Given such views, and the ceaseless dreams of Infantino’s avarice, it is looking more and more that this notion is on the move.  Clubs and countries may not agree at first, but when others do join, and we are left out in the cold, as the money pot moves elsewhere, then, can you really imagine clubs owned by multi-billionaires not wanting to be part of the show?

11 Replies to “The Top 50 Clubs in the World League. But we don’t talk about it in England.”

  1. @Tony,

    the fun thing is that this league would most probably represent the deathknell to the PL as we know it. Basically the traditionnal Top 6 teams would most probably get on board. Can’t imagine it being any different….

    This would mean the PL loses hundreds of millions and falls from its throne.

    Do you believe people at UEFA or FIFA are not aware of PIGMOB ? PL having so much money, they can’t really fight the issue. Once the gazillions of the PL are gone, the issue will be solved.

    If such a global league would come with a warranty of correct refereeing, I mean correct in the sense that referees are answerable for their calls and that transparency is key – like in the pro leagues in the US for example -, then, frankly, i could care less. Fine with me.

    There will always be local derbies, there will be ‘minor leagues’. So what….

    If it gets rid of the PIGMOB, that is ok. Maybe PL and PIGMOB are well aware of the power they will be losing, so the press has been asked to shut-up about it.

    But frankly, considering the way the world goes, I cannot see some sort of super league NOT coming into being. My guess is that UEFA may end up organising one, as a world wide league seems a bridge too far and clubs may be reluctant of Infantino’s power grab. What would be fun is a league with salary caps and a draft system as is the case in the NFL. Would make sure the positions are regularly re-shuffled and not allow a team with just money to buy trophies.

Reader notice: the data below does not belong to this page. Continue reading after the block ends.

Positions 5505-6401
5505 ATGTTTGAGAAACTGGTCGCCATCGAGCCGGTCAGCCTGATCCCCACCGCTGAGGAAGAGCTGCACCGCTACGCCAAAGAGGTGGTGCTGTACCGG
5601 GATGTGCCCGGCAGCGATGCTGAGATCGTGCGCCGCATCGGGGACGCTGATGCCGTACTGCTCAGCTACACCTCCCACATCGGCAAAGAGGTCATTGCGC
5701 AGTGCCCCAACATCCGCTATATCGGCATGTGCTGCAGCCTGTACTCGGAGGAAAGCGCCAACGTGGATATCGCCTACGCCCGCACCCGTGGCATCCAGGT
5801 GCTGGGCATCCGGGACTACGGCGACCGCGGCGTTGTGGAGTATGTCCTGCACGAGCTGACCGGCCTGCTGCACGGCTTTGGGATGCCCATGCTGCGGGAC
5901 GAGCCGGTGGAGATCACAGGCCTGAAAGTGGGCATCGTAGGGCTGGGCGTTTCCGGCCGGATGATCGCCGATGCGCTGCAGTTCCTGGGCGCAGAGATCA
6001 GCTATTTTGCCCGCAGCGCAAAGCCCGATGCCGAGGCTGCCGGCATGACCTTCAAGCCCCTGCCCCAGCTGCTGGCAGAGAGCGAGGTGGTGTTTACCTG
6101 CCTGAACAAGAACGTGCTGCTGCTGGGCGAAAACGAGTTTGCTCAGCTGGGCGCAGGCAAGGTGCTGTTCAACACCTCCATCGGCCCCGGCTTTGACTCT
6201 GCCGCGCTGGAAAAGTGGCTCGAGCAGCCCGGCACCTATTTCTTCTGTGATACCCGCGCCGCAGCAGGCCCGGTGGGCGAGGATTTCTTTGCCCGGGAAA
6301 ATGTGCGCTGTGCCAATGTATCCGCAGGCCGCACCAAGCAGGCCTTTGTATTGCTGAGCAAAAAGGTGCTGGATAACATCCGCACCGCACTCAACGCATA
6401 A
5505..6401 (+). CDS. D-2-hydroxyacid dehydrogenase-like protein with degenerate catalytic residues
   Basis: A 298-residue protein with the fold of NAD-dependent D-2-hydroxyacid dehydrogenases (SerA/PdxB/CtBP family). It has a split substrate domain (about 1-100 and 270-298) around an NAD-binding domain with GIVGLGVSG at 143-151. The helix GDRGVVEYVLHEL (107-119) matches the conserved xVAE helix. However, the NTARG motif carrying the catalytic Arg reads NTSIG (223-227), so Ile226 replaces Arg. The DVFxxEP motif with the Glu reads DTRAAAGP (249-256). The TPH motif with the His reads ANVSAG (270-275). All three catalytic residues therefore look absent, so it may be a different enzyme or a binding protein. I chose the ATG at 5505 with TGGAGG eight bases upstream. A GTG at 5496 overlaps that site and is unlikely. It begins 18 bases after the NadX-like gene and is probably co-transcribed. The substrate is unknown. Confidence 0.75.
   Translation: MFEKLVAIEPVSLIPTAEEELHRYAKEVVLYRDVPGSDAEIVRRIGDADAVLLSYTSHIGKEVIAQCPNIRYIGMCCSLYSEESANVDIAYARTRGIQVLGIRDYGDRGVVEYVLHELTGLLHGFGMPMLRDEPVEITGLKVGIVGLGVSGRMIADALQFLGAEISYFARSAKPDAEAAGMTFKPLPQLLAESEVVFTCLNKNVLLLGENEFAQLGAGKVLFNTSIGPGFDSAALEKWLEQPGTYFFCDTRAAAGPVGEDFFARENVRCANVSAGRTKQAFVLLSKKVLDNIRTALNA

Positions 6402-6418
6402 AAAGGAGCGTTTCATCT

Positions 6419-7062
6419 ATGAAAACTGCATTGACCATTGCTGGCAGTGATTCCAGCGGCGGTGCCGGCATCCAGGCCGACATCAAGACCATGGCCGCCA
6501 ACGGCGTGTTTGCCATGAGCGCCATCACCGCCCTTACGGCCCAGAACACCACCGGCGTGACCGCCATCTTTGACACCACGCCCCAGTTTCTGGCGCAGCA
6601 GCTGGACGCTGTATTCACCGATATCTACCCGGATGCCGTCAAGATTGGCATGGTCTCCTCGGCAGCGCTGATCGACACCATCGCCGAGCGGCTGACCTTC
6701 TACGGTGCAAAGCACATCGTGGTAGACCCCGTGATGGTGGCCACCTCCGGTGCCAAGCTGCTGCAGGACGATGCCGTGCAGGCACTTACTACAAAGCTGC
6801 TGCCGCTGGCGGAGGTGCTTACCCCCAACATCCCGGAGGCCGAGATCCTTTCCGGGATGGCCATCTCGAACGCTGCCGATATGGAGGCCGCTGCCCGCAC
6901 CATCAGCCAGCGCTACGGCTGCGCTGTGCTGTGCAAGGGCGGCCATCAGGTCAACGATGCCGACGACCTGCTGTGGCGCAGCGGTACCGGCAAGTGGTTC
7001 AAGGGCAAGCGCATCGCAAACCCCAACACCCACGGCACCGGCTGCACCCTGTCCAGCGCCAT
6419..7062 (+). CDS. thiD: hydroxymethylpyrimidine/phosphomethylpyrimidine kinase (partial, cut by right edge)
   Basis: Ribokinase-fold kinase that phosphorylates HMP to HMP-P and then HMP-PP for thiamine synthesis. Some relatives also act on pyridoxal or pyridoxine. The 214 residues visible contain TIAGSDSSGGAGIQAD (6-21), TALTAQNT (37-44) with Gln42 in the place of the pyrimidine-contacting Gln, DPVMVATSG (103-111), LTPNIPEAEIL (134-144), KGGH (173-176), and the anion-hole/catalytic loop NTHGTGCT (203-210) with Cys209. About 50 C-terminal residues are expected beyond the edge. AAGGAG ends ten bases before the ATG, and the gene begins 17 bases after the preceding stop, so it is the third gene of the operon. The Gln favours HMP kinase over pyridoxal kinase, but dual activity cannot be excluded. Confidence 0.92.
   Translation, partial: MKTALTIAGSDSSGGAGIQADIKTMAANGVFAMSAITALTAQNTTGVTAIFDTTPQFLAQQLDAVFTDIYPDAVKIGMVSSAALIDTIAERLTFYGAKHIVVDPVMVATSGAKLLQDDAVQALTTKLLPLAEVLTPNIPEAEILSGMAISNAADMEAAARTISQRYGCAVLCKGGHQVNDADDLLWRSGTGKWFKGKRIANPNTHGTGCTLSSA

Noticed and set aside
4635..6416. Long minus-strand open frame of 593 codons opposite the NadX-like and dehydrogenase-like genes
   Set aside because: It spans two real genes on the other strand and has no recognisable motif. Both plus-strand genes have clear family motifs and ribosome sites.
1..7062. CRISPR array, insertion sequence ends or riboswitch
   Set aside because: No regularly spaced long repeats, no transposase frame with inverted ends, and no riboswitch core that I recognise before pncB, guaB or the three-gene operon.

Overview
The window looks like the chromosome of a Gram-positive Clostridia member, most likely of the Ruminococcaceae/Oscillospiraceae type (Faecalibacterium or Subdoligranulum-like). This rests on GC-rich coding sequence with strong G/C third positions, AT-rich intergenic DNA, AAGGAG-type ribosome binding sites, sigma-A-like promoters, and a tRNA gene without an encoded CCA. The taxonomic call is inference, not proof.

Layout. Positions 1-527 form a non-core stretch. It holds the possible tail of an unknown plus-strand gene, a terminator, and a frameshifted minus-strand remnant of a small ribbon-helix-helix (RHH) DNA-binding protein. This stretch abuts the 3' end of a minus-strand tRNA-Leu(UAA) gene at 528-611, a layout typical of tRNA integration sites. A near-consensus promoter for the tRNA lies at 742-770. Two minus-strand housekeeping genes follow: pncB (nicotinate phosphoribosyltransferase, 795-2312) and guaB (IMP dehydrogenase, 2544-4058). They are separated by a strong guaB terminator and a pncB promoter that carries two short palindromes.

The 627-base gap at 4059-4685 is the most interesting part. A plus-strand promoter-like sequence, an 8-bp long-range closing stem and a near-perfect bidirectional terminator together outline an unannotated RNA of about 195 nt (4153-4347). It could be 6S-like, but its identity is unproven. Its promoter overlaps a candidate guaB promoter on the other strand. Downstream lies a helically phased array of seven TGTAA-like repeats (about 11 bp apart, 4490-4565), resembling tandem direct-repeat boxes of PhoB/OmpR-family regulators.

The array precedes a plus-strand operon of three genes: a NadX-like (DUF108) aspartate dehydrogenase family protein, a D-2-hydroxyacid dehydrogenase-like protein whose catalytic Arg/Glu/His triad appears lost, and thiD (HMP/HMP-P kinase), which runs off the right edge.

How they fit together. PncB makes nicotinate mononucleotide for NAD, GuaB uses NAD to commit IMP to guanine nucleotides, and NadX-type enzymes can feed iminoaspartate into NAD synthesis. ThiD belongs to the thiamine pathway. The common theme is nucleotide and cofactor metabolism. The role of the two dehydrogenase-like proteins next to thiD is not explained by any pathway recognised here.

2. @ Chris

    As much as I don’t care for the concept of a World League, I have to say that my immediate reaction before reading your comment was identical i.e. if we can get some consistency out of referees and actually start to participate on a level playing field then it’s most welcome step in a positive direction.

    Irrespective of what you, me, Tony or any other fan wants though. It is, of course, all down to money. So what happens will happen whether we like it or not.

  3. OT: Liverpool named top team of 2019

    Actually they are wrong, PGMO is the top team of 2019. They won every game they “played”.

  4. The trend towards truly ¨International¨ leagues is present in every major sport, because;

    1) Supporters want to see the best against the best everytime,

    2) Too many national leagues are foregone conclusions for the title and rarely ever see a variance, ie: Real or Barca winning every year,, Bayern, PSG, Juventus etc. always being top or thereabouts,

    3) The WC, Europa and CL offer glimpses of what a true international competition offers,people want more,

    4) This level of competition requires experienced FIFA referees and assistants so the calibre and objectivity of the officials is likely to be very high,therefore a more level playing field,

    5) The potential revenues from media,broadcasting, match-day attendance and knock-on sales is enormous…..with a worldwide audience eager to see the best against the best every few weeks,

    6) The likelihood of match fixing is very high BUT the authorities will have a close eye on FIFA, the league’s administrators and hanger-ons and since all the crooks are in one place, the supervision can be more effective.